Carl Bell Carl Bell

Carl Angus Bell, who worked with many notable directors over a long and varied career, including Chuck Jones, Ralph Bakshi, and Richard Williams passed away from heart failure on March 28 at the age of 91.

Bell was born on December 11, 1930 in Shelburne, Ontario (near Toronto). He first became passionate about animation after seeing Fantasia when he was nine years old. As a student, Bell studied at the Ontario College of Art (OCA) in Toronto from 1950 to 1954 and took an additional post-graduate year to study anatomy and sculpture.

It was at OCA that Bell first met Richard Williams, who was in the class ahead of him. The two shared a keen interest in animation and they remained life-long friends. In the summer of 1952, Bell and Williams drove 2,600 miles from Toronto to Los Angeles to visit the Disney and UPA studios. Near the end of his time at OCA, Bell was asked by George Dunning to work full time at Graphic Associates but declined the offer opting to complete his studies instead.

After leaving OCA, Bell worked at the Phillips-Gutkin studio in Winnipeg, which made commercials for Canadian television. It was there he met long-time friend and colleague Jane Shattuck. In 1957 Bell left Winnipeg for Europe, stopping in New York City on the way to see sample reels at the big Madison Avenue commercial studios. While there, he met Bill Tytla at Playhouse Pictures who encouraged him to absorb the fine art of Europe and then go work at Disney.

For a time, Bell worked near London at the Edric Radage commercial studio before traveling across Europe. He was back in the U.S., Los Angeles specifically, and working in the Disney Research Department by February 1958.

In the following years, he animated on the Mister Magoo television series at UPA, Bob Clampett’s Beany and Cecil television series, and the Tom and Jerry theatrical shorts with Chuck Jones at MGM.  Bell worked with Jones and Abe Levitow at MGM on features and television specials such as How the Grinch Stole Christmas!, Pogo’s Special Birthday Special, Horton Hears a Who, and The Phantom Tollbooth. He worked at Levitow/Hanson Films on B.C., The First Thanksgiving, television commercials, and the Sesame Street series.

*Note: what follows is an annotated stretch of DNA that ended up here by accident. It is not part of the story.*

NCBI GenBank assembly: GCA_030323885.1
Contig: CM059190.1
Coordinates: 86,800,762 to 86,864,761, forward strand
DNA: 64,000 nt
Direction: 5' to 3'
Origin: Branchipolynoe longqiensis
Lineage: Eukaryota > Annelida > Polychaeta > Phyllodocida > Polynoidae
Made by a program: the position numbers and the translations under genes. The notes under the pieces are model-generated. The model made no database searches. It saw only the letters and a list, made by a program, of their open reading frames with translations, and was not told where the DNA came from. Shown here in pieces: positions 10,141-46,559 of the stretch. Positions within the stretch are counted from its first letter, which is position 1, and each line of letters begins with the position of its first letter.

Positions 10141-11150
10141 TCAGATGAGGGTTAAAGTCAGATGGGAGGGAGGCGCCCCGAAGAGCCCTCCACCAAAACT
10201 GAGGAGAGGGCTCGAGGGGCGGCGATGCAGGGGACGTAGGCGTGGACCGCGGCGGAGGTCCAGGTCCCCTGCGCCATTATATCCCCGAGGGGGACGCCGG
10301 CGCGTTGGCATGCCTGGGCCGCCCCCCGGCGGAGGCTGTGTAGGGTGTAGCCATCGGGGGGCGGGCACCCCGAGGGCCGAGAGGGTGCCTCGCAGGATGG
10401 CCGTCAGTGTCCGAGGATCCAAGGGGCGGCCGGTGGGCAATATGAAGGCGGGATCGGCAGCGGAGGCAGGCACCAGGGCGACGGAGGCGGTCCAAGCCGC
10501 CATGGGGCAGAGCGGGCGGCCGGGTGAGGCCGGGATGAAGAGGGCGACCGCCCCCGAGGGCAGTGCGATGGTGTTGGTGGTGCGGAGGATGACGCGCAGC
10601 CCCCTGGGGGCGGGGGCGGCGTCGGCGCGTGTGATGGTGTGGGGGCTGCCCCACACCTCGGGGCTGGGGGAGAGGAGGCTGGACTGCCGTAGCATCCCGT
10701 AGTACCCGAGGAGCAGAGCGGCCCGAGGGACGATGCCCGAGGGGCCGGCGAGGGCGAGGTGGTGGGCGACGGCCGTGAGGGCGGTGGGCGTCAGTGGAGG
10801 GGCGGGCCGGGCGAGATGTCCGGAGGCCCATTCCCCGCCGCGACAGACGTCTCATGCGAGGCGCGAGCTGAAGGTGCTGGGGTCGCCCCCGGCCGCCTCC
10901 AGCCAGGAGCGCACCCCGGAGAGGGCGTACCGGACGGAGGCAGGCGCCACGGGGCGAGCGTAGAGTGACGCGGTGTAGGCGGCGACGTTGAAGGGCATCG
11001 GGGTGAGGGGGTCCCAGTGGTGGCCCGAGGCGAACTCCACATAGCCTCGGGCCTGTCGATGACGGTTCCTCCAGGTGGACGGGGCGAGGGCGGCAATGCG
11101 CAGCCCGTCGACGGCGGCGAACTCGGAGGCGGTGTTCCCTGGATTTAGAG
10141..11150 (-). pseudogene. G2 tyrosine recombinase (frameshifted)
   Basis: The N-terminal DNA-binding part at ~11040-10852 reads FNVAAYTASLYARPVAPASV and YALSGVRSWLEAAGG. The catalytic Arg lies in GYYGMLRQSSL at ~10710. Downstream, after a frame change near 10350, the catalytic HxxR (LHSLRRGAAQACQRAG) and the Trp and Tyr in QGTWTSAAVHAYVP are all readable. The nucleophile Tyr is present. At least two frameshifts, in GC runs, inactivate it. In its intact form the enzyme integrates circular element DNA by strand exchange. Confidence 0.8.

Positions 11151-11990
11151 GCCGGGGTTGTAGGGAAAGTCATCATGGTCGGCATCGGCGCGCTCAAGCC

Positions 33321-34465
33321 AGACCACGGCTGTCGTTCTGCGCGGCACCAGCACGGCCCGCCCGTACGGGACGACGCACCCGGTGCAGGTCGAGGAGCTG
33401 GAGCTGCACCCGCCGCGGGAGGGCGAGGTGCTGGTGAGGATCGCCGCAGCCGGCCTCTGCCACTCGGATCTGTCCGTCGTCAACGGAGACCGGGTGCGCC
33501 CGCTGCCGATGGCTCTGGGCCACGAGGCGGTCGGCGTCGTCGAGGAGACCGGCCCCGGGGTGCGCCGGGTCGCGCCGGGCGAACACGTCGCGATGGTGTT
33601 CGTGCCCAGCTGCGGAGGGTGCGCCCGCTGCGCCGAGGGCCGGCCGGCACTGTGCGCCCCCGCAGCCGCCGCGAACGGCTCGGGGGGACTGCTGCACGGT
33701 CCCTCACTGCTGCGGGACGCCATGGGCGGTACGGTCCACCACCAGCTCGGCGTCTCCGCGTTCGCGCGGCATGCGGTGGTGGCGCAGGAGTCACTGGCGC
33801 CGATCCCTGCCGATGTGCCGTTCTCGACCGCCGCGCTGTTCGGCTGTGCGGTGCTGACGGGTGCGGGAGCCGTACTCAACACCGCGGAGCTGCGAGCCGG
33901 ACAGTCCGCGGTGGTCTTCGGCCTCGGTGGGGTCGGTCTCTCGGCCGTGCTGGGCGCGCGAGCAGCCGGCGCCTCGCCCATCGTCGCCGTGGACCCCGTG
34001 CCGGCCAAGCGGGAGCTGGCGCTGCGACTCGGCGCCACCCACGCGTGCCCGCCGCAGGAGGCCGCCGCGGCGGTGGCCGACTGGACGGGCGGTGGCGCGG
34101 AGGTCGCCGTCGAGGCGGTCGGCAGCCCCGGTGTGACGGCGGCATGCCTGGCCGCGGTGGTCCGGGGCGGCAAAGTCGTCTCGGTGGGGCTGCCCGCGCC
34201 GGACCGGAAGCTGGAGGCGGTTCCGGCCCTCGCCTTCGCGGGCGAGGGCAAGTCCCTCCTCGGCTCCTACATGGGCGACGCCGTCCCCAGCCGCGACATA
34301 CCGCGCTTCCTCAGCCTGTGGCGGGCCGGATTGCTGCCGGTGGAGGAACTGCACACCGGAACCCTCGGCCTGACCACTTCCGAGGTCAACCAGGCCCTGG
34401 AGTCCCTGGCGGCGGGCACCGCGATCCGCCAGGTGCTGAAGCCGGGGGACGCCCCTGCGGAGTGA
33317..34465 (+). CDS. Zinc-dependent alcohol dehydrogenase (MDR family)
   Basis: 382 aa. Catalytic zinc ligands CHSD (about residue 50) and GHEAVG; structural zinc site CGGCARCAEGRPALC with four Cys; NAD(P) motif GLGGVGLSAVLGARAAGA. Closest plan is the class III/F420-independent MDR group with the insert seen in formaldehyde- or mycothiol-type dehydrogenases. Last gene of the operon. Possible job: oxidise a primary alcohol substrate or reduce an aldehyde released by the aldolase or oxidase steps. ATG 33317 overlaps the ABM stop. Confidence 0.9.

Carl Bell working on "Horton Hears a Who!"
Carl Bell working on Chuck Jones’ tv special Horton Hears a Who!/caption]

Bell later worked with Richard Williams as the West Coast production coordinator on Raggedy Ann & Andy: A Musical Adventure (1977). Jan, his wife at the time (now Jan Arbogast), worked with Bell to manage the West Coast studio. Bell worked with Ralph Bakshi on The Lord of the Rings as lead animator of Aragorn, a character which Bakshi designed to look like him. He also contributed to Bakshi’s American Pop, Hey, Good Lookin’, and Fire and Ice.

Bell then worked at Filmation for several years on television series such as Fat Albert and the Cosby Kids, He-Man and the Masters of the Universe, Ghostbusters, She-Ra: Princess of Power, and BraveStarr.

[caption id="attachment_215233" align="alignnone" width="1790"]Carl Bell during the production of Disney's "The Little Mermaid." Carl Bell (left) during the production of Disney’s The Little Mermaid.

Thirty years to the day after he started at Disney (Feb. 10, 1958), Bell returned to the studio as an assistant animator on Who Framed Roger Rabbit (1988), reuniting with old friends Richard Williams and Jane Shattuck (now, Jane Baer). Bell worked at Disney until he retired on April 18, 1999. During that time, he contributed to many of the key films of the period known as the Disney Renaissance including The Little Mermaid, Beauty and the Beast, Aladdin, The Hunchback of Notre Dame, Mulan, and Tarzan.

Bell’s work on behalf of the animation art form was as significant as the work he did in animation. He was a co-founder of ASIFA-Hollywood and was a governor of the Academy of Motion Picture Arts and Sciences for 18 years. During that time, he resisted attempts within AMPAS to eliminate the Short Films branch and members. Ultimately, the unit was expanded under his watch to become the Short Films and Feature Animation branch.

Bell’s large network of friends and colleagues would characterize him as a gentleman and a gentle man. He was always good-natured and optimistic. His great gift was his ability to listen and empathize. Complete strangers would come away from meeting him feeling that they had made a new friend.

After a long and healthy life, Bell found himself in hospital for a week in March, but remained optimistic about getting home. He died of heart failure on March 28.

Bell is survived by his long-time partner Arnoldo Archila.

Steve Hulett, with The Animation Guild, IATSE local 839, produced a series of interviews with notable animators for the TAG blog. The interview with Bell was done in 2011 and posted in two parts. They can be listened to on the union’s blog: Part I and Part II.

Animator Andreas Wessel-Therhorn, who worked with Bell at Disney, produced the following visual interview about Bell’s life in 2018:

Photo at top © John Canemaker

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